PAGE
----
I woke up early Sunday morning (who am I kidding, I wake up early every morning.) After all of yesterday’s rain, the sun was shining. I opened the windows to let some of the fresh spring air in and made coffee while I waited for Clare to wake up. The sound of Bag Pipe music drifted in from over on 1st Avenue. I looked out the kitchen window and watched people walking their dogs, bringing home their groceries, going here and there. Birdsong and squirrel scolds filled the air along with the usual traffic noise and sirens.
My plan for the day was to head over to Union Square Park to check out the Adoptapalooza event and pet some dogs. My husband has already said no to adopting another animal but the reality is that there is a 2 dog limit in the apartment and we have 2 dogs. I know there are people with more dogs than that in the neighborhood but I’m a new tenant and don’t want to rock the boat.
My daughter is slow to get out of bed in the morning so I threw in some laundry and worked on cleaning the apartment while she got ready. Did I tell you that there is a website that allows you to monitor the laundry room? You can check to see if there are available washers and dryers and then check the progress of your laundry as it washes and dries. What wonder of technology is this?
Finally we were out the door and heading up 14th Street. When I lived on East 17th Street back in the 80s 14th Street was kind of a no man’s land. The East Village was not trendy. It was a dump and not very safe. Thompkins Square Park was known as Needle Park because junkies hung out there at night and left the place littered with used syringes and drug paraphenalia. I didn’t cross 14th Street until I was west of 5th Avenue and heading into Greenwich Village. The East Village was a place for squatters, drug dealers, junkies and the Hell’s Angels. 14th Street divided the safer Uptown neighborhoods from the seedier Downtown. Now 14th Street is a busy shopping street with a Trader Joe’s and a Whole Foods, a new and modern campus for The New School, tons of restaurants and apartments.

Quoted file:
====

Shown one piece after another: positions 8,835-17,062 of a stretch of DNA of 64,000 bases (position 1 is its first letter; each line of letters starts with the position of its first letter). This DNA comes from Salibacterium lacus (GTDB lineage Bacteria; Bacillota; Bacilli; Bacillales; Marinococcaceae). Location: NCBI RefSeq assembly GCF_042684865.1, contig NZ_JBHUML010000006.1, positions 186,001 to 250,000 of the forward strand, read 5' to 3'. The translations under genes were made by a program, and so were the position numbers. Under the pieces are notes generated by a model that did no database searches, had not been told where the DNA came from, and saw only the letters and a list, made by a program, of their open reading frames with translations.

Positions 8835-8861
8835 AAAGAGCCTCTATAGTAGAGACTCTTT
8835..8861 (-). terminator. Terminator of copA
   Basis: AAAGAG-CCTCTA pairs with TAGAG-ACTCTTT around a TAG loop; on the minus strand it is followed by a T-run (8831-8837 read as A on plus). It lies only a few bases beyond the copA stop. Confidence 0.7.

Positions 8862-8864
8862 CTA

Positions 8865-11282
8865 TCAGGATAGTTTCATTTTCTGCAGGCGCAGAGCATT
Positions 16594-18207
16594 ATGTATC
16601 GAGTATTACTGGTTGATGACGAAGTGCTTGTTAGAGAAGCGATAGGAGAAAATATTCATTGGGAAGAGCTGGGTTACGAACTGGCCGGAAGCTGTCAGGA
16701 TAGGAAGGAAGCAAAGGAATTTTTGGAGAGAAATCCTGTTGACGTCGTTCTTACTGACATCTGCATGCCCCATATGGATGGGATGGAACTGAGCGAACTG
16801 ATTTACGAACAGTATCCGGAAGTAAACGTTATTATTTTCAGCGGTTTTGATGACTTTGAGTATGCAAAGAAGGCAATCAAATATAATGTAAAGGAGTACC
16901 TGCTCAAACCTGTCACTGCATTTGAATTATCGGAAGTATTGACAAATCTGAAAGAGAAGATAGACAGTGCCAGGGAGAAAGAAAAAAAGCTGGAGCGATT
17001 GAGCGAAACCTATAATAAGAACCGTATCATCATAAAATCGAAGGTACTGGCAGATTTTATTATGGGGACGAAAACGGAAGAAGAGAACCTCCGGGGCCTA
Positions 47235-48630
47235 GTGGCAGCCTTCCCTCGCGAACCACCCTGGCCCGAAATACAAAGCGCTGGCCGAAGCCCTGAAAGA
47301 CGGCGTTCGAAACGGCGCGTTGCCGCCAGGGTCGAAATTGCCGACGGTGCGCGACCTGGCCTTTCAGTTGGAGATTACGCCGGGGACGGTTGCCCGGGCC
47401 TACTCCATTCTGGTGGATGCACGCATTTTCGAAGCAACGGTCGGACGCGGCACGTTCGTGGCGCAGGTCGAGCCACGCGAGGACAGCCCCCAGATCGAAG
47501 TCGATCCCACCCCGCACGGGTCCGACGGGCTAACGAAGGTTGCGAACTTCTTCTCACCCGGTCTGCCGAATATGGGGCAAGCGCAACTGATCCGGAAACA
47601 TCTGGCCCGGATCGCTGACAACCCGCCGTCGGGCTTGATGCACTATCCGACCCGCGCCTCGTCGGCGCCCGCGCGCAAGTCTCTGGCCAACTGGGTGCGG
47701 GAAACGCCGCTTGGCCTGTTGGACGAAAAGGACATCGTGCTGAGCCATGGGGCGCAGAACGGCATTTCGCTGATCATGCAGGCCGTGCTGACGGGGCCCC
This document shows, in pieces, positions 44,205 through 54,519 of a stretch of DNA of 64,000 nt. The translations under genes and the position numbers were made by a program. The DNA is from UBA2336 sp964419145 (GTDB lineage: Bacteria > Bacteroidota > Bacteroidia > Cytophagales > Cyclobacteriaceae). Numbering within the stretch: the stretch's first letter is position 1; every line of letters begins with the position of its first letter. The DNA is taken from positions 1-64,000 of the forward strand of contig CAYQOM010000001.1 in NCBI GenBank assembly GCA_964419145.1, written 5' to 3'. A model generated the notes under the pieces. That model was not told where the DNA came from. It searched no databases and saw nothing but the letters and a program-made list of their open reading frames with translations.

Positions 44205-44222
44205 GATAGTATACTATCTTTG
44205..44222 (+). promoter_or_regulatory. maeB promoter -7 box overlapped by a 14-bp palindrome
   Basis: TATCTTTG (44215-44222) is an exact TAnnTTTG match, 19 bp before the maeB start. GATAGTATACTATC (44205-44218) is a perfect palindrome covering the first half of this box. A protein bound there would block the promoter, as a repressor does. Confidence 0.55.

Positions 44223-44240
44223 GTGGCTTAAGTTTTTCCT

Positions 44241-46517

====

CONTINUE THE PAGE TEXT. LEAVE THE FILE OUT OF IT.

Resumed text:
The Union Square Park we were headed for was also a much different place back then. The Farmer’s Market ran on Saturdays on the north edge of the park. I’d go there for produce, eggs, milk and honey. But I’d never walk through the park. Like Thompkins Square Park, Union Square was occupied by the homeless and the junkies. Today, the Farmer’s Market is open for business all year round on Mondays, Wednesdays, Fridays and Saturdays and you can walk through the park without fear of your life. There are playgrounds and a dog run and a great Holiday Market in the Winter. I have spent a lot of time in this area in our pre-apartment days when I’d come into the city with my daughter for her Saturday Pre-College classes.
We hadn’t had breakfast and it was already lunch time. I would have been happy with any of our usual choices but my daughter wasn’t cooperating so we walked up to the Park and went straight to the event.
Who needs food when they are adorable dogs just ripe for the petting?
I don’t know why I go to events like this. I can’t adopt another dog just yet so it’s a little bit of sweet torture. I haven’t been able to take my country dogs into the city with me yet (and frankly, I’m not so sure they will love it as much as I do. The city can be a bit of sensory overload for a dog with all the sounds and smells) so I feel the need for dog kisses whereever I can get them. Plus, tons of cute puppies seemed like more of a photo op than I could turn down. And really, I wanted to go in support of the message, “Adopt, don’t shop.”
When we could finally tear ourselves away from the puppies, kitten, and bunnies we went off in search of a late lunch at Big Daddy’s Diner. Then we meandered our way back to the apartment, stopping to browse through some stores along the way. We oohed and ahhed at the treasures in ABC Carpet where I love to take pictures of all the beautiful things, we looked at the Doc Martens and browsed our way through the tons of cool stuff at Muji.
And then it was time to go back to Connecticut.